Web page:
Can a robust aviation climate deal take off?
In its Assembly from 27 September to 7 October, the International Civil Aviation Organization (ICAO) is expected to agree on an offsetting scheme to address the sector’s ever growing greenhouse gas emissions. Several improvements are needed before the Global Market Based Measure (GMBM) can even be called an acceptable first step to curb emissions from aviation.
This will be the first UN market mechanism created outside of the UN Framework Convention on Climate Change. Negotiations on ICAO’s market-based measure has been, incorrectly, treated by member states as a parallel, unrelated process to the international climate talks.
Strong take-off for GMBM – but bumpy landing looms
Lofty climate proposals for aviation started with a potential cap-and-trade covering all emissions, before shifting towards a mandatory offsetting mechanism that would start in 2020. Unfortunately, the deal currently on the table has retreated further to an offsetting scheme that only asks for voluntary contributions until 2027.
States are coming forward with statements supporting the process, but coverage will not be known until countries publicly announce their intent to sign-up to the market measure.
NGOs have been clear about needed improvements to an ever-weakening text. Our response to the most recent draft, produced after the Friends of the President meeting in late August, demands improvements before the measure can be deemed in anyway acceptable.
What needs to be done?
First and foremost the text cannot be further weakened by Member States. The International Coalition for Sustainable Aviation, of which Carbon Market Watch is member, has put forward 5 ways to save the GMBM:
- Ensure adequate coverage through public commitment to participate
- Remove the opt-out provision
- Allow for regional and national efforts to increase ambition
- Ensure that reductions under the MBM are not double counted towards other climate goals
- Ensure the quality of emissions credits and alternative fuels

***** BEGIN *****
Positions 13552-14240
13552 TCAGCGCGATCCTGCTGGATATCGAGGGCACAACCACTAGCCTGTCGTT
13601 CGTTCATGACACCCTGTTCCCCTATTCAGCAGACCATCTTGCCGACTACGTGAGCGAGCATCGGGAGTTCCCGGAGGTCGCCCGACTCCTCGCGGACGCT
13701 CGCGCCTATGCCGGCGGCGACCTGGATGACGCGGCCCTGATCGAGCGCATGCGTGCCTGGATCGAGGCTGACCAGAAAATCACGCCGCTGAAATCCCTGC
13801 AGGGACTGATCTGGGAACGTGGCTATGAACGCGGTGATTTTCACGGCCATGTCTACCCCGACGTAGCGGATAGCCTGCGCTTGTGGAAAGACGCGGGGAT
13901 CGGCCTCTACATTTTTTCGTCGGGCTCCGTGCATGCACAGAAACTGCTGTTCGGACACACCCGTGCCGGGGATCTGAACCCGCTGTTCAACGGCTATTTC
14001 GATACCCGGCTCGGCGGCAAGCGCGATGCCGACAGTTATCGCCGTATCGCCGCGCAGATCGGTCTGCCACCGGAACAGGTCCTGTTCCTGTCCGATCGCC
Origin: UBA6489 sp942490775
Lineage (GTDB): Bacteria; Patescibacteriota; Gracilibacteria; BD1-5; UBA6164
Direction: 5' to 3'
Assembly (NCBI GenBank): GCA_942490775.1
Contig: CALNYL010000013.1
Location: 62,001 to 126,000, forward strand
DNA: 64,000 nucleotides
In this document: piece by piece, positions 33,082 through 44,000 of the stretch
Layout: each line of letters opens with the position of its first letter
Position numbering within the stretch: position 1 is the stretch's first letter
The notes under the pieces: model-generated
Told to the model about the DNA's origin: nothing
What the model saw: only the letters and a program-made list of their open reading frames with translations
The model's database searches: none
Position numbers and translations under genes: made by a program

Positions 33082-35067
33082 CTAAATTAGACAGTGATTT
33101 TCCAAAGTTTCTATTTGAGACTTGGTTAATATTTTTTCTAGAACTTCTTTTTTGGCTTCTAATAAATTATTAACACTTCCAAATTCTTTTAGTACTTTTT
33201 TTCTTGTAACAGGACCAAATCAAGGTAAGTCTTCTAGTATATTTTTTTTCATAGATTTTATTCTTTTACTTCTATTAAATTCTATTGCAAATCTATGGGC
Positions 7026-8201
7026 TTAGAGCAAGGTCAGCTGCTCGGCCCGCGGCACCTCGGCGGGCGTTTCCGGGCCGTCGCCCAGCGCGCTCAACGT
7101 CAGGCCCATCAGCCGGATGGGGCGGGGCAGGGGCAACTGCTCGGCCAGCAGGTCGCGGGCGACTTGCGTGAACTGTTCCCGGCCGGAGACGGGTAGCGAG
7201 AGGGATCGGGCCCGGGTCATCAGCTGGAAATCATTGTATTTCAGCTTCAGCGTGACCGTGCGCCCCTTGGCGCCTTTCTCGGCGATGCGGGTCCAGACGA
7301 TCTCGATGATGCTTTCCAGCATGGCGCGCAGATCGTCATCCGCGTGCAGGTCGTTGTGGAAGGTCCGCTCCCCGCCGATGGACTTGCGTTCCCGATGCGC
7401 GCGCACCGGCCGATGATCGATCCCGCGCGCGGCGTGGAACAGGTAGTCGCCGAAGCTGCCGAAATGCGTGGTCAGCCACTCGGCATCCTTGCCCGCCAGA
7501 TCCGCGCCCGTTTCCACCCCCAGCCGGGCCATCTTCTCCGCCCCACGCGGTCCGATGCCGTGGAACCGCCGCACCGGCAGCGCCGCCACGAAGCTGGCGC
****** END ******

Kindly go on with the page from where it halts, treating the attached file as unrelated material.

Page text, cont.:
Deal must not block more ambitious regional action
Many things in the text will be further debated on the technical level but two strong political signals must be sent.
Firstly, states need to publicly commit to properly account for climate actions airlines will finance. If the offsets used to achieve the GMBM goal are also credited to other climate targets, emissions will increase while countries and airlines appear to meet their pledges.
Secondly, ICAO’s measure cannot block more ambitious measures going forward. The current 2020 target is insufficient to achieve the goals of the Paris Agreement, it is therefore imperative that ambitious states and regions are permitted to go further in reducing their emissions.
Europe, in particular will most likely be quickly collecting itself post-Assembly to defend an ETS that covers all emissions from EU flights and not just those above 2020 levels.
States must sign up to a commitment that ensures environmental integrity within the new deal. You can help call on states to play their part in an online Thunderclap (Twitter campaign) that we will take place on September 27th, ahead of the ICAO Assembly.
By Kelsey Perlman
Policy Brief: Cabin cross check: Safety criteria for aviation’s market-based measure
Infographic flight safety card
ICSA’s Progress Report on the ICAO MBM
Press Release: ICSA Expresses Strong Reservations on International Proposal to Regulate Aviation Pollution: Five Ways to Save the Agreement
9 Mar 2018
Is Europe compromising too much to get the aviation carbon market up and running?
20 Feb 2018